Doctor Claims To Have 4 Steps To Cure Your Crying Baby — Calls It ‘The Hold’

Do you have or know of someone with a crying baby? Perhaps you’ve been in a waiting room, and there was a baby who just wouldn’t stop bawling. Well, this doctor has a four-step method to stop those tears. He says he’s been using for years within his office.

In Santa Monica, California, Dr. Robert C. Hamilton, pediatrician, says that “the Hold” is the key. According to 11-ALIVE News, it’s a technique Dr. Hamilton coins as a way to calm crying infants.

To get right to the steps, they are as follows.

Step 1: Fold the baby’s arms across his or her chest.
Step 2: Gently secure the baby’s arms
Step 3: Grasp diaper area
Step 4: Gently rock the baby at 45-degree angle.

It might make better sense if you watch the doctor perform the procedure on an infant. A video demonstration can be found below.

Dr. Robert Hamilton and his wife, Leslie, have adequate experience in using this technique. According to the news source, they have six children of their own, as well as three grandchildren. The couple has also given time during foreign missions to the care of children. They’ve participated in 17 medical missions within Africa via Lighthouse Medical Mission, as notes his YouTube page.

Dr. Hamilton has been a pediatrician for over 30 years. He mentioned that one main problem pediatricians face is a communications barrier. Hamilton says that barrier is, many times, a baby who’s “crying very, very loudly.” Thus, it’s difficult to hear what is being said doctor-to-parent due to crying.

Nevertheless, for the age range, he says that the process is guaranteed to work. After demonstrating on several babies, you can see that it does have immediate effects. While giving a demonstration, he adds the following note.

“Everything you do, you want it to be gentle. You don’t want to do jerking motions, ever. You hold the child with the fleshy part of your hand, not with your fingertips. And, again, I am supporting [the baby’s] chin.”

The doctor mentions the chin support because parents have questioned his hand position. Some have noted that he’s possibly choking the baby, as can be seen in the comment area of the video. However, that’s not the case.

Also, Dr. Hamilton mentions that it’s important to hold the child at a 45-degree angle because — if held vertically — it’s possible for babies to throw their heads back, and you could lose control of their stability, possibly causing injury. In general circumstances, Dr. Hamilton says that a crying baby will calm down during this technique. However, there are times when it may not work.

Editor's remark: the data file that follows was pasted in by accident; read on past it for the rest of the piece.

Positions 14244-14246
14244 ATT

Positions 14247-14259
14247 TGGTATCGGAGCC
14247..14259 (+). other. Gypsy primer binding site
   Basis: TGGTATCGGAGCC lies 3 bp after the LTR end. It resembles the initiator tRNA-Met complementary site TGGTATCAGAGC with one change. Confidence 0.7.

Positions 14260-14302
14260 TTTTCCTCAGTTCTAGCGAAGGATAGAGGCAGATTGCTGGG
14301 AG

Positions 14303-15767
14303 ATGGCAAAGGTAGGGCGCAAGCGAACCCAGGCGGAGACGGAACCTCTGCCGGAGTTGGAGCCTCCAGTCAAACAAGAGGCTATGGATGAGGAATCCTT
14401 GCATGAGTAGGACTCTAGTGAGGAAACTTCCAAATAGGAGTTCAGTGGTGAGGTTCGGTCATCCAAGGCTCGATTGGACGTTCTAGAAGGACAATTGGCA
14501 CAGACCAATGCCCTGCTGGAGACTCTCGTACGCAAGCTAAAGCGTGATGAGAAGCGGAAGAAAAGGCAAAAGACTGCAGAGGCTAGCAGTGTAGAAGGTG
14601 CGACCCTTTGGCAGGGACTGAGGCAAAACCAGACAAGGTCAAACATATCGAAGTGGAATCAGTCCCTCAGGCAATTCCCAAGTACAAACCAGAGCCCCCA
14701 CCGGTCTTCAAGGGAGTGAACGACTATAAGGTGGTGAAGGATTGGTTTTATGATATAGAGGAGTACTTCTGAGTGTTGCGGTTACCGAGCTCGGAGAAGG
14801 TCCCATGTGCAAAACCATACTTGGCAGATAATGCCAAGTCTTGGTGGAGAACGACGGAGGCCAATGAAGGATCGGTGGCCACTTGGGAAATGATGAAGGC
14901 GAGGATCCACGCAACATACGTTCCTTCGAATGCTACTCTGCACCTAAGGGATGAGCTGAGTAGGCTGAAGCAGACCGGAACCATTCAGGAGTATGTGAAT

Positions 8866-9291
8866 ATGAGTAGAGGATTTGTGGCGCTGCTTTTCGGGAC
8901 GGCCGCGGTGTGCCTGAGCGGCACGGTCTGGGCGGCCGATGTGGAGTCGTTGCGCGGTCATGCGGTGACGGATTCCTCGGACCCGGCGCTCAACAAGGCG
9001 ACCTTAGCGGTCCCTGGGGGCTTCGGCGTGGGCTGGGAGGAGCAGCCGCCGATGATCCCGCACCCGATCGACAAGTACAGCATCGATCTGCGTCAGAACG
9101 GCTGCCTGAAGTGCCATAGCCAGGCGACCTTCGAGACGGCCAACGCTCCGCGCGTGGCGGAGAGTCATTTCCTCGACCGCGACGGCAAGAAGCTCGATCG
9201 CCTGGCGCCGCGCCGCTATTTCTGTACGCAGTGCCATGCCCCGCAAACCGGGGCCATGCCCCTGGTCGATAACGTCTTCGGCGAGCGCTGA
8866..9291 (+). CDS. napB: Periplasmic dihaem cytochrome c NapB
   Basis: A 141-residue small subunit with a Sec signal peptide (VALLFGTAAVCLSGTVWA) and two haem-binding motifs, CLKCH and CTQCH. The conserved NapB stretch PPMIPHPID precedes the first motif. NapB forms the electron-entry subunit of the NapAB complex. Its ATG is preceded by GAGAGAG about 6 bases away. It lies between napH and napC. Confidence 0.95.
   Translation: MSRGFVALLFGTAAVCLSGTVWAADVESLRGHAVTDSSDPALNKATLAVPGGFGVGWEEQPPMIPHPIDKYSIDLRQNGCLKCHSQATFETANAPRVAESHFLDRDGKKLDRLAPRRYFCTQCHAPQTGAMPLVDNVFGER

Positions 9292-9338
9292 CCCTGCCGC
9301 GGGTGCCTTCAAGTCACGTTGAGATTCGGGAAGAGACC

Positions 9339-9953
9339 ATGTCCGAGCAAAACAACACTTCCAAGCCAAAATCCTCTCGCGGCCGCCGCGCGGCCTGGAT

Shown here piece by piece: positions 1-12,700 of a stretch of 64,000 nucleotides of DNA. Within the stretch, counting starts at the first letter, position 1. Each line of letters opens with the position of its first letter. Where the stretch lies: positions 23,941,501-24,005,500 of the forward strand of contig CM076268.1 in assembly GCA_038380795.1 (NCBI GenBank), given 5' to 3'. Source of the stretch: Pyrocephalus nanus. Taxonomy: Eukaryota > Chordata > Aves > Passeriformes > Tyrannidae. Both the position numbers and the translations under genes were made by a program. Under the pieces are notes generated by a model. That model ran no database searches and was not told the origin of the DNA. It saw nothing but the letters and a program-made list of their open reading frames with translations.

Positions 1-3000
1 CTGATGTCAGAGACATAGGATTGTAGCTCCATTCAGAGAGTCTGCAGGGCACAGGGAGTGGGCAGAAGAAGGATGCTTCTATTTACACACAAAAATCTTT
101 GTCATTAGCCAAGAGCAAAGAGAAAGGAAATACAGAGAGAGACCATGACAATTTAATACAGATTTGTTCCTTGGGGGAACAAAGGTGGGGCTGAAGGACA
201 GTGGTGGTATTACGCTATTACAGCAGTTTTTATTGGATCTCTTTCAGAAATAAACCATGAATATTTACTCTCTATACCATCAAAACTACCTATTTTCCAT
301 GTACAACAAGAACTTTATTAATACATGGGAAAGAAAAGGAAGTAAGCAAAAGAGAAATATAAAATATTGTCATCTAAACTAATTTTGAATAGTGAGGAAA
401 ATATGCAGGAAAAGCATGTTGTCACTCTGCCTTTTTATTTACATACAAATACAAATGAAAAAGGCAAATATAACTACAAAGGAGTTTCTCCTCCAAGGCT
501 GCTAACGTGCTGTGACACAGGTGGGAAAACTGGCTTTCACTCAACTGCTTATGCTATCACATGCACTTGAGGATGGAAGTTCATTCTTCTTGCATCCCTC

To this — after applying the technique — the continued baby’s cry is an indication that something else may be wrong. The doctor notes that it’s possible your baby isn’t feeling well and is ill. Or, also, it’s possible that your child is just hungry.

Primarily, the doctor says that the calming technique is applicable for about the first two to three months of age. He suggests that, after that time, the baby becomes too heavy for the average parent to handle in that manner.

Overall, this video has generated over nine million views since its upload on November 29. It’s plain to see that many people are interested in calming a baby’s cry. In the comments, Dr. Hamilton mentioned as follows.

“Thank you to all those who have logged on to see how I comfort crying babies. My hope is this will bring some peace to your lives and to our world!!”

Dr. Robert Hamilton is one of the doctors at Pacific Ocean Pediatrics, in Santa Monica, California. According to the website’s “Meet the Doctors” page, it notes as follows.

“He earned his bachelor’s degree in biochemistry from University of California, Davis and from there he came to UCLA for medical school and pediatric residency. He remained for an additional year and served as Chief Resident for one year before going into private practice in Santa Monica.”

What do you think about using “the hold” technique to calm crying babies? Are you going to try it? Remember, it’s for babies 3-months-old or younger, according to the doctor.

[Image and Video via YouTube]